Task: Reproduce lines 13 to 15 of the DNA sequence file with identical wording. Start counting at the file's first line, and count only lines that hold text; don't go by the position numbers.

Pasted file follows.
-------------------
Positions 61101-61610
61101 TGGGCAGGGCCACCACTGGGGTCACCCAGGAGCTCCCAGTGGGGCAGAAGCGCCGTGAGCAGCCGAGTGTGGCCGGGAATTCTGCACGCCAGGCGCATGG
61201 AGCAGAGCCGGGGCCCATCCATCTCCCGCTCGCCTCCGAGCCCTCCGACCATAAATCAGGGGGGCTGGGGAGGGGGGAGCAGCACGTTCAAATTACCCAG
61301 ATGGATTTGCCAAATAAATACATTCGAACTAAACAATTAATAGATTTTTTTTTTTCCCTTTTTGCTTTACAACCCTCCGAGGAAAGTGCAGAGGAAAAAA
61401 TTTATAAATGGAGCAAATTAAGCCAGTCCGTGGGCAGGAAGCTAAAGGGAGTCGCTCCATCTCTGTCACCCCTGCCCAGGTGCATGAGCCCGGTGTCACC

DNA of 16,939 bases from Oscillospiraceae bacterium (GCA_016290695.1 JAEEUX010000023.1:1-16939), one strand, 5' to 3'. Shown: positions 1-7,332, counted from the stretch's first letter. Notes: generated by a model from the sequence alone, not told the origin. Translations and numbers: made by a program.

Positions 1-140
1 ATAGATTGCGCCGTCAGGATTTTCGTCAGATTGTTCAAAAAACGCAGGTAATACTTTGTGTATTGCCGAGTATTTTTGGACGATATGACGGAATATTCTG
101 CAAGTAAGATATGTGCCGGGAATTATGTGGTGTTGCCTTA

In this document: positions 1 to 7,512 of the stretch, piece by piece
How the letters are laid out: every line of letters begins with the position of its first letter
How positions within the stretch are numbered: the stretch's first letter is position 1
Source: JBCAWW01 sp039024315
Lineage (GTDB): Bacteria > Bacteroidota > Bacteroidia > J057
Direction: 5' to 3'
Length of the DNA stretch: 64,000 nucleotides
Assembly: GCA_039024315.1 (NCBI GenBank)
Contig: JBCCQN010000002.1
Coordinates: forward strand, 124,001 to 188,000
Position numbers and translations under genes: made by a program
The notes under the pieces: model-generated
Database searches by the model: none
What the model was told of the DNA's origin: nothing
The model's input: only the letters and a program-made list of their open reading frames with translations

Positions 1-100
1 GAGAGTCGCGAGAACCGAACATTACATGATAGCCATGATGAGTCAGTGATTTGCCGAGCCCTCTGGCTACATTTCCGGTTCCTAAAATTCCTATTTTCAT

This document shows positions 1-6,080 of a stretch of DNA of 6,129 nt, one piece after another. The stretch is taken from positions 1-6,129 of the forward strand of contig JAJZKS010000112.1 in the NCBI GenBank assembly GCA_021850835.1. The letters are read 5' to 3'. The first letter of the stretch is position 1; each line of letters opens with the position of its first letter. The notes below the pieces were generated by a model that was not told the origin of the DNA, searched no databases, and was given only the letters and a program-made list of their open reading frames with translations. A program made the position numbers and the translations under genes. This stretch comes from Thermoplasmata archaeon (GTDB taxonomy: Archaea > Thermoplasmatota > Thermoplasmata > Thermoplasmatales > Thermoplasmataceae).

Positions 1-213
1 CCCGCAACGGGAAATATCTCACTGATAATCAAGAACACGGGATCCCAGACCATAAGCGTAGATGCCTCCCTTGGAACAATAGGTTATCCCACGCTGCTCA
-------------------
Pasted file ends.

Source: JBCAWW01 sp039024315
Lineage (GTDB): Bacteria > Bacteroidota > Bacteroidia > J057
Direction: 5' to 3'